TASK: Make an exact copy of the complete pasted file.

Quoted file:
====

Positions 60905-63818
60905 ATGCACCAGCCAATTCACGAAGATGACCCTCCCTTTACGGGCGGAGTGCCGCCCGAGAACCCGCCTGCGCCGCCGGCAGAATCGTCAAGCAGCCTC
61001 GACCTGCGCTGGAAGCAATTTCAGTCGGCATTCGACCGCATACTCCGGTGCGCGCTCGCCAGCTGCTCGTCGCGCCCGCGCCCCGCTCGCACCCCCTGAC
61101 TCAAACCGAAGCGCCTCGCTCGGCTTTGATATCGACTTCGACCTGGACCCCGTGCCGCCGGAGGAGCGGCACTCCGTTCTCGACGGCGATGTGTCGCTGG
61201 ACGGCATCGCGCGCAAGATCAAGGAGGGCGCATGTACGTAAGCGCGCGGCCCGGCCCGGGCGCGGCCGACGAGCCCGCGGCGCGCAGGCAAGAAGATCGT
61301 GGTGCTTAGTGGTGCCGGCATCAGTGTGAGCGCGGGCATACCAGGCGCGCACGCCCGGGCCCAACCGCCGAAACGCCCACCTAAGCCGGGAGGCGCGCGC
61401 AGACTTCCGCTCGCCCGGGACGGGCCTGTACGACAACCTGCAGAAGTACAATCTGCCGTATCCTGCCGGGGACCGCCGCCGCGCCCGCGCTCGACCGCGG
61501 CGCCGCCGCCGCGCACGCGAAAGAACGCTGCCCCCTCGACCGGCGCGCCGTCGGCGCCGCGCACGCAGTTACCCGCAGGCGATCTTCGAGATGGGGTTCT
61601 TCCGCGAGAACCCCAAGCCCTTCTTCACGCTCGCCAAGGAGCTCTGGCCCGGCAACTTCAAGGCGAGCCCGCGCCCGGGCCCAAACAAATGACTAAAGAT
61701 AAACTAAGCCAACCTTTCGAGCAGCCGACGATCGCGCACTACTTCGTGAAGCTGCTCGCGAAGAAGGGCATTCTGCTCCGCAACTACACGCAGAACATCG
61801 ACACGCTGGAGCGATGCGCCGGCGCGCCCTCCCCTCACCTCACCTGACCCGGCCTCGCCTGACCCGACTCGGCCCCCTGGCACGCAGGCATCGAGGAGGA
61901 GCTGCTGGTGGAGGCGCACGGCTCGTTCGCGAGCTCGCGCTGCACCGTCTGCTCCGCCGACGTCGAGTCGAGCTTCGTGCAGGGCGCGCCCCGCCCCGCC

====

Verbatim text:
Positions 60905-63818
60905 ATGCACCAGCCAATTCACGAAGATGACCCTCCCTTTACGGGCGGAGTGCCGCCCGAGAACCCGCCTGCGCCGCCGGCAGAATCGTCAAGCAGCCTC
61001 GACCTGCGCTGGAAGCAATTTCAGTCGGCATTCGACCGCATACTCCGGTGCGCGCTCGCCAGCTGCTCGTCGCGCCCGCGCCCCGCTCGCACCCCCTGAC
61101 TCAAACCGAAGCGCCTCGCTCGGCTTTGATATCGACTTCGACCTGGACCCCGTGCCGCCGGAGGAGCGGCACTCCGTTCTCGACGGCGATGTGTCGCTGG
61201 ACGGCATCGCGCGCAAGATCAAGGAGGGCGCATGTACGTAAGCGCGCGGCCCGGCCCGGGCGCGGCCGACGAGCCCGCGGCGCGCAGGCAAGAAGATCGT
61301 GGTGCTTAGTGGTGCCGGCATCAGTGTGAGCGCGGGCATACCAGGCGCGCACGCCCGGGCCCAACCGCCGAAACGCCCACCTAAGCCGGGAGGCGCGCGC
61401 AGACTTCCGCTCGCCCGGGACGGGCCTGTACGACAACCTGCAGAAGTACAATCTGCCGTATCCTGCCGGGGACCGCCGCCGCGCCCGCGCTCGACCGCGG
61501 CGCCGCCGCCGCGCACGCGAAAGAACGCTGCCCCCTCGACCGGCGCGCCGTCGGCGCCGCGCACGCAGTTACCCGCAGGCGATCTTCGAGATGGGGTTCT
61601 TCCGCGAGAACCCCAAGCCCTTCTTCACGCTCGCCAAGGAGCTCTGGCCCGGCAACTTCAAGGCGAGCCCGCGCCCGGGCCCAAACAAATGACTAAAGAT
61701 AAACTAAGCCAACCTTTCGAGCAGCCGACGATCGCGCACTACTTCGTGAAGCTGCTCGCGAAGAAGGGCATTCTGCTCCGCAACTACACGCAGAACATCG
61801 ACACGCTGGAGCGATGCGCCGGCGCGCCCTCCCCTCACCTCACCTGACCCGGCCTCGCCTGACCCGACTCGGCCCCCTGGCACGCAGGCATCGAGGAGGA
61901 GCTGCTGGTGGAGGCGCACGGCTCGTTCGCGAGCTCGCGCTGCACCGTCTGCTCCGCCGACGTCGAGTCGAGCTTCGTGCAGGGCGCGCCCCGCCCCGCC